Relational and partitive inalienable possession in Slave

Shay Hucklebridge

Abstract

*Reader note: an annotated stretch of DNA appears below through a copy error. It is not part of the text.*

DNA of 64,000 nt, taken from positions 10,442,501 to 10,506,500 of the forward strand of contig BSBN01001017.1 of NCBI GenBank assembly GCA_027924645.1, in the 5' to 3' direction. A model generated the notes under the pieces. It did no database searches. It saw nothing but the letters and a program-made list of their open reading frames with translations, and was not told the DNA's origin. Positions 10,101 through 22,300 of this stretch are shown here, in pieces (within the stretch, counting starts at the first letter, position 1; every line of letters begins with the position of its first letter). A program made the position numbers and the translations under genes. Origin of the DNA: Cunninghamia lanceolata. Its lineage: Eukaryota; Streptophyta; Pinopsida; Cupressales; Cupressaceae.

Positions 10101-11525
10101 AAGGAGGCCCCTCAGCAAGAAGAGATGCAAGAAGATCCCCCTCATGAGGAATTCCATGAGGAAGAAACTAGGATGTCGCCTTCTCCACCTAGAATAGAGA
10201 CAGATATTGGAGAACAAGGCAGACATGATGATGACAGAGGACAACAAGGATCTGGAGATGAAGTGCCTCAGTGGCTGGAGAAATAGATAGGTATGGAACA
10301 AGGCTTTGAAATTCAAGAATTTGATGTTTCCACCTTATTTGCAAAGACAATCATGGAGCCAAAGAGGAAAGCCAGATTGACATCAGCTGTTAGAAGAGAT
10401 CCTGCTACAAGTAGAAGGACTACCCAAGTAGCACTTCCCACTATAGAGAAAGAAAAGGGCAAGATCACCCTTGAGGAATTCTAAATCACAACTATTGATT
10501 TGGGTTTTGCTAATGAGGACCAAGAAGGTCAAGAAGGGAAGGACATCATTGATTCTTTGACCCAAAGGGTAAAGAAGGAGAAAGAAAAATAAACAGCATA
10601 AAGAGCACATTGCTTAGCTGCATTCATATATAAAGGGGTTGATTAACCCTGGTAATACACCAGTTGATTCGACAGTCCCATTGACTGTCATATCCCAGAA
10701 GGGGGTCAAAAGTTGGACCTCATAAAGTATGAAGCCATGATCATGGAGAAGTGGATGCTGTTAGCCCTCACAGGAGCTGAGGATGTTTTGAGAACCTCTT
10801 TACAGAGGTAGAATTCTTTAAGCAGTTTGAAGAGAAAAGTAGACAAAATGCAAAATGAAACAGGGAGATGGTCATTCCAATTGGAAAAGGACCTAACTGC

Agreement asymmetries seen in Slave, a Dene language of Northern Canada, suggest that its inalienable class of nouns must be further divided into two subclasses: partitive inalienable nouns (body parts, goods, and possessions) and relational inalienable nouns (kinship terms). While all possessums, regardless of noun class, determine subject agreement, the partitive inalienable possessor determines object agreement, and this is not the case with alienable and relational nouns, which always have the possessum as the target of agreement (Rice, 1989). This paper argues that this is a product of the way that object agreement is formed in the language, in conjunction with variation in the position of the possessor in possessive construction across the three classes of nouns.

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